What was once thought of as science fiction is now a reality, thanks to the designers and engineers of top space agencies like NASA. A few of NASA’s missions include sending rovers to Mars, collect samples from an asteroid in the moon’s orbit, and advance aeronautics.
What does it take to make these spacecraft designs a reality?
From faster-than-speed-of-light spacecraft to solar electric propulsion to composite cryogenic storage tanks, the impossible is now a reality with expert designs and innovative engineering.
Designing Innovative Spacecraft to Explore the Universe
NASA is working on a spacecraft that will exceed the speed of light and make interstellar travel possible in the future. The designers behind this idea are NASA scientist Harold White and artist Mark Rademaker, along with their team, known as Advanced Propulsion Team Lead. The design is the IXS Enterprise, giving a nod to “Star Trek” and its ship’s warp drive capabilities in science fiction.
According to White and Rademaker, once a spacecraft like IXS Enterprise is operable, astronauts could travel to Alpha Centauri in as little as two weeks.
The IXS Enterprise will feature a central ship with two giant rings that create a warp bubble. To engineer this time warp jump, the ship needs to feature a spherical ring in the rear of the ship and another one in the front of the ship. This should cause space-time to move around the ship, pushing and pulling the ship forward at a faster speed.
This type of movement requires a material in aerospace engineering that works well under extreme temperatures of space. NASA currently uses silicone elastomer materials for docking and hatch seals, as well as other applications that require sealing.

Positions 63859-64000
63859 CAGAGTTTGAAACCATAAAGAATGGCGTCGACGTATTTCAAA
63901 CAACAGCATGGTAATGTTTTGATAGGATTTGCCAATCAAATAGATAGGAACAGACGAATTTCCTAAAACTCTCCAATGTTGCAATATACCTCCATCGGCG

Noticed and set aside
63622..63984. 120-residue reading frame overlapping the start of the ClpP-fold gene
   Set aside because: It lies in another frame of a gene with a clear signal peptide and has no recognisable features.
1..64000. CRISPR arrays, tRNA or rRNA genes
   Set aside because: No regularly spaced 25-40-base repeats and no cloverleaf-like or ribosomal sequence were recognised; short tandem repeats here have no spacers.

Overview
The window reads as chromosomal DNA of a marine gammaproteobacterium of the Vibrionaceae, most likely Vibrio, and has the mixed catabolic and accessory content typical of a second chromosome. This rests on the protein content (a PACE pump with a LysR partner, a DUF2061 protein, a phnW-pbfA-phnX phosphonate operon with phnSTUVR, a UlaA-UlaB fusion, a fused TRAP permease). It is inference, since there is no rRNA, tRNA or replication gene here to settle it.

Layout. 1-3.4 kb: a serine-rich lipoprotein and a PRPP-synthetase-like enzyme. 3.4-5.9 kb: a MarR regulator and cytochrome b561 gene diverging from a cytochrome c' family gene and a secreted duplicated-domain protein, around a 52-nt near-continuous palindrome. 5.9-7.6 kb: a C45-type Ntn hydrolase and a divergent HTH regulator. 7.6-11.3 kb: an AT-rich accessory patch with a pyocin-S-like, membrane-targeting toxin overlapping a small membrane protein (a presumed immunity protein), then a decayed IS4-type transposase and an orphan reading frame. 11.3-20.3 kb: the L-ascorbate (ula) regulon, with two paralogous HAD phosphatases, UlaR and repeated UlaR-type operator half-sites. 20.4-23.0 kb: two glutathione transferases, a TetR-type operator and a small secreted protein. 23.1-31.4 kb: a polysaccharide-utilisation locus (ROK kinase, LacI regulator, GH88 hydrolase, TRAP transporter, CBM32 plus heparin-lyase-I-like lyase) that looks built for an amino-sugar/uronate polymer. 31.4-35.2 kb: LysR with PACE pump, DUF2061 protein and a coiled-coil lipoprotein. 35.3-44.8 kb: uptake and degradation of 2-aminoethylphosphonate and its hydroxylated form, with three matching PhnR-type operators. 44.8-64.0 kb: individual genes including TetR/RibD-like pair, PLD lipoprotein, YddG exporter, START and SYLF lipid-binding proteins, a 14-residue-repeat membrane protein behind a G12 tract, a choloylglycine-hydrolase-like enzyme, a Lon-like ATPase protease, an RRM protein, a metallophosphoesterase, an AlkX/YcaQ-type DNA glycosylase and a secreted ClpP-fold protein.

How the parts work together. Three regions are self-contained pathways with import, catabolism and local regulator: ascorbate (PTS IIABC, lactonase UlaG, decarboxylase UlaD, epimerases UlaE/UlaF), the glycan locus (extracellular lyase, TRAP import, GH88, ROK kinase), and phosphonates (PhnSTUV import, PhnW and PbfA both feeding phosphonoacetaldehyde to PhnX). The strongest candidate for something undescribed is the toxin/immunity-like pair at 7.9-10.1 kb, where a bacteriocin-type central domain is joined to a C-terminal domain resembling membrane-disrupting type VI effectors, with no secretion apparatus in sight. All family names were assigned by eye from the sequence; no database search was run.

The silicone elastomers are sticky and can cause issues with reopening a hatch or undocking, according to a published NASA report. The report recommends using one of three possible solutions: greasing the seals, applying low doses of atomic oxygen (AO) or applying doses of vacuum ultraviolet (VUV) radiation. Engineers are continuing their search for advanced products and materials to solve the challenges for future spacecraft.
Designing Crucial Power-Generation Technology
Solar Electric Propulsion (SEP) enables spacecraft to travel on longer missions with a higher safety rate due to using less propellant. The design of the SEP project allows the system to use solar arrays to electrically propel the spacecraft. NASA’s goal is to use spacecraft equipped with SEP for moving cargo as well as furthering space exploration.
The Space Launch System (SLS) is a promising project that will launch astronauts further into space. Deep space exploration is theoretically possible with the SLS and its Orion spacecraft. NASA plans to use the SLS to capture an asteroid near the Earth and move it into the moon’s orbit in order to collect samples. The SLS and the Orion spacecraft may be the space exploration vehicle used to explore Mars and other planets.
The completed design review occurred in 2015, and SLS moved into the production phase with every critical component currently in the process of development. The Orion spacecraft is the first human spacecraft NASA has designed and built in more than a generation and uses SEP technology.
Designing Efficient Power Storage
Propellants are a challenge to spacecraft. NASA reports that most satellite thrusters use hydrazine to power the rocket, but this fuel is toxic and corrosive. The space agency is working on using various green propellants that work efficiently and safely. This will lower the cost of handling and storing dangerous fuels while reducing the amount of time spent processing the propellants.
NASA is testing environmentally friendly propellants like AF-M315E, developed by the Air Force Research and Laboratory, and LMP-103S, produced in Sweden by Eurenco Bofors. Not all spacecraft require the same propellant depending on the craft’s purpose. NASA has to determine which propellant would be optimal for faster craft or craft carrying cargo, and equip these vehicles with the proper storage.
Composite cryogenic storage tanks are taking the place of metal tanks. These tanks weigh less than their predecessors and are less expensive. The gasses used to fuel the rockets are chilled and then condensed to provide the rocket fuel needed for longer explorations. The manufacturing of the storage tanks, as well as the elimination of heavy joints, result in a leak-tight fuel tank.
Designing and engineering combine to create a disruption in the industry for the next generation while making deep space exploration a reality. NASA continues its search for brave new ideas and innovative solutions to current challenges.
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